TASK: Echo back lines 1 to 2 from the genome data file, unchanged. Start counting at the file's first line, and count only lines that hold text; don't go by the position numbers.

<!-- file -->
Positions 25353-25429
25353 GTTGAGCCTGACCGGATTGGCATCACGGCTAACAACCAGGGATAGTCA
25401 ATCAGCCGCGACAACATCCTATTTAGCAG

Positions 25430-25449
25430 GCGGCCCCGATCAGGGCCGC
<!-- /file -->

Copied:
Positions 25353-25429
25353 GTTGAGCCTGACCGGATTGGCATCACGGCTAACAACCAGGGATAGTCA